Wow! The fall decorations are already in the stores, so it's time to start fall crafting and that means Halloween is just around the corner! This cool rib cage skeleton pop-up card from the book Playing with Pop-ups: The Art of Dimensional, Moving Paper Designs is the perfect paper craft to work on during a hot summer day sitting in the air conditioning dreaming of crisp, cool autumn.
Pull-Tab Rib Cage
Artist Yoojin Kim translates forms found in human anatomy into pop-ups. She is captivated by the overlapping qualities that exist between the function of pop-ups and how a human body works. Pivots and levers resemble the movements of human tendons and joints and the way that muscles move. This project features an adaptation of the pull-tab cylinder technique. As the spread is opened, a strap pulls the tab to raise the rib cage from the flat surface.
Rib Cage Trivia
Here’s an interesting fact about the human rib cage: When the Flemish anatomist Vesalius noted in 1543 that humans have twenty-four ribs (twelve on each side), he set off a wave of controversy. It had been assumed from the Biblical story of Adam and Eve that men’s ribs would number one less than women’s. Variations in the number of ribs do occur, and about one in two hundred to five hundred people have an additional cervical rib; these extra ribholders are predominantly female.
templates: Download here!
Step 1: Prepare background and print
I photocopied a dictionary page onto card stock to create a background for my rib cage. You can use a plain card stock, purchase a printed card stock, illustrate the background, or make a collage to accent the ribs.
Once you’ve got your papers, Download the patterns for the base card and rib cage and print them onto your prepared card stock.
Step 2: Cut and score
Cut out the card base, the two rib cage side pieces, and the rib cage using a craft knife. Cut the three slits in the card base. Score along the central dotted line on the card base and valleyfold it in half. Score along the dashed lines on the two rib cage side pieces and mountain-fold each one along those lines.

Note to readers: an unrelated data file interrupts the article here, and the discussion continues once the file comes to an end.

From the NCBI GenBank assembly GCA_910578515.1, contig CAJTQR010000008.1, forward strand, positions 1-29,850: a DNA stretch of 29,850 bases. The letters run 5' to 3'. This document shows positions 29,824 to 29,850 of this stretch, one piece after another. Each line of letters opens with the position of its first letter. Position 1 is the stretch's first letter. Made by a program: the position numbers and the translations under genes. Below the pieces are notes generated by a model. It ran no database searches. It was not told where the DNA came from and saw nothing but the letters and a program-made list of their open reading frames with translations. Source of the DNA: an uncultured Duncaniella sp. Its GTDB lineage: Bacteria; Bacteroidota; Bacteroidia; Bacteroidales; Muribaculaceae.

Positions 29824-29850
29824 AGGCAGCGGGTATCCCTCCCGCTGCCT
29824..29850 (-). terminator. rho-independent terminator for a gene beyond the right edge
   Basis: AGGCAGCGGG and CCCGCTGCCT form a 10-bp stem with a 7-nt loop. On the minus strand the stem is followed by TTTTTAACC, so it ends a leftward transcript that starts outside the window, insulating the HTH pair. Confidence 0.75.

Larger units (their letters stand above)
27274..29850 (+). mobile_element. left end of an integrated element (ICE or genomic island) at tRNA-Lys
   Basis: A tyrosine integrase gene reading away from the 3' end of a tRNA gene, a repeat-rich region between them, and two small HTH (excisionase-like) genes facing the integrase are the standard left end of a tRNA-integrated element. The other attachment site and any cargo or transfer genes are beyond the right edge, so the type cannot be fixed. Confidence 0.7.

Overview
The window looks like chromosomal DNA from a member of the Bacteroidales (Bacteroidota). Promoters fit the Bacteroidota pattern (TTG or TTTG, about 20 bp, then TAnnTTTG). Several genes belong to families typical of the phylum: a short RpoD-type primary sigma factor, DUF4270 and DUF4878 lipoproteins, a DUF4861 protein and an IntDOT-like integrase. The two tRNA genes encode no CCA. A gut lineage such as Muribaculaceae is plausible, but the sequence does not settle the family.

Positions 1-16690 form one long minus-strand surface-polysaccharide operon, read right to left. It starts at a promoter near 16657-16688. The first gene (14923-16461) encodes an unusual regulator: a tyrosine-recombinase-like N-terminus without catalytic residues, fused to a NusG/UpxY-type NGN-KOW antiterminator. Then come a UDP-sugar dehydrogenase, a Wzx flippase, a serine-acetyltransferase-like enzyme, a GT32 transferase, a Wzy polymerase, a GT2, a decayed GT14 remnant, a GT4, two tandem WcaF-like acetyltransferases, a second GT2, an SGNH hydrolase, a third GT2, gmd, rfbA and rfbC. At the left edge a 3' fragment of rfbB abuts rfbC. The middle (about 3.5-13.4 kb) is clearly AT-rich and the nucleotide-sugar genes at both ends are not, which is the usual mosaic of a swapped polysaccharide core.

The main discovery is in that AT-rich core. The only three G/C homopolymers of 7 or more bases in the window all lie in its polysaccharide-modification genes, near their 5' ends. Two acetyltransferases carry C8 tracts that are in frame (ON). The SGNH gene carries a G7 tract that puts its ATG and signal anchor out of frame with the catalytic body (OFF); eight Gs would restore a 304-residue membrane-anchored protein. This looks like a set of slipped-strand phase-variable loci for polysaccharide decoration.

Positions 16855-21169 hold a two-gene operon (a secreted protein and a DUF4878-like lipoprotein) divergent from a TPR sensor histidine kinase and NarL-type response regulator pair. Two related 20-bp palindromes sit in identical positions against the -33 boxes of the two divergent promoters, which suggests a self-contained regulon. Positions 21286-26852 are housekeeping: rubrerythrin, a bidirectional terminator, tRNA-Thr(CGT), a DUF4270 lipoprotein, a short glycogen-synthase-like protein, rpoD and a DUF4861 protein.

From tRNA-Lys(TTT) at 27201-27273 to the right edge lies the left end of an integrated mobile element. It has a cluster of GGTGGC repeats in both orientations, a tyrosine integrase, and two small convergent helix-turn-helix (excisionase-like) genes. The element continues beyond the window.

Step 3: Glue the side pieces
Glue the inside of both folded rib cage side pieces, gluing both sides of the fold and sandwiching the matching sides of the rib cage into the glued areas.
Step 4: Thread strap and mount rib cage
Thread the strap through the righthand slit in the card base from front to back and then thread it back into the card through the slit along the dotted line. Carefully lift the left side of the rib cage and apply glue to the back side of the rib cage side piece. Attach it to the base along the dotted line, taking care not to get glue on the strap.
Step 5: Assemble
Tuck the loose end of the strap into the slit on the left side of the base while folding the base page in half. Close the card completely, fold the end of the strap over, and glue it to the card base. Let the glue dry briefly. Open the card and watch your rib cage slide into three dimensions!
Downloadthe templates and start cutting! I can't wait to make these rib cage pop-up cards for all my ghoulish friends for Halloween!
More about the new Quarry book:
Enter the enchanting world of pop-ups and handmade paper crafts. Join author Helen Hiebert as she guides you through materials, tools and pop-up basics including parallel folds, angle folds, combinations and variations, and layered pop-ups. Enjoy creating 20 projects to play with ranging from cards and books to buildings, graphic design pieces, and more. Featuring a high-end gallery of artists, whose beautiful work will inspire you to make your own amazing paper art, Playing with Pop-Ups will teach you to create interactive pieces that everyone will enjoy.
Helen Hiebert is a Colorado artist who constructs installations, sculptures, films and artist books using handmade paper, thread and light to create transcendent experiences that alter viewers’ perceptions of time, space and form. She teaches and lectures about papermaking and lamp-making internationally, and has served as an adjunct faculty member at Oregon College of Art & Craft and Pacific University. Helen exhibits her work internationally, she is author of the books Papermaking with Plants, The Papermaker's Companion, and Paper Illuminated, Playing With Paper, and she is a regular contributor to Hand Papermaking Newsletter. Helen has an extensive network of paper colleagues around the world and her interest in how things are made (from paper) keeps her up-to-date on current paper trends.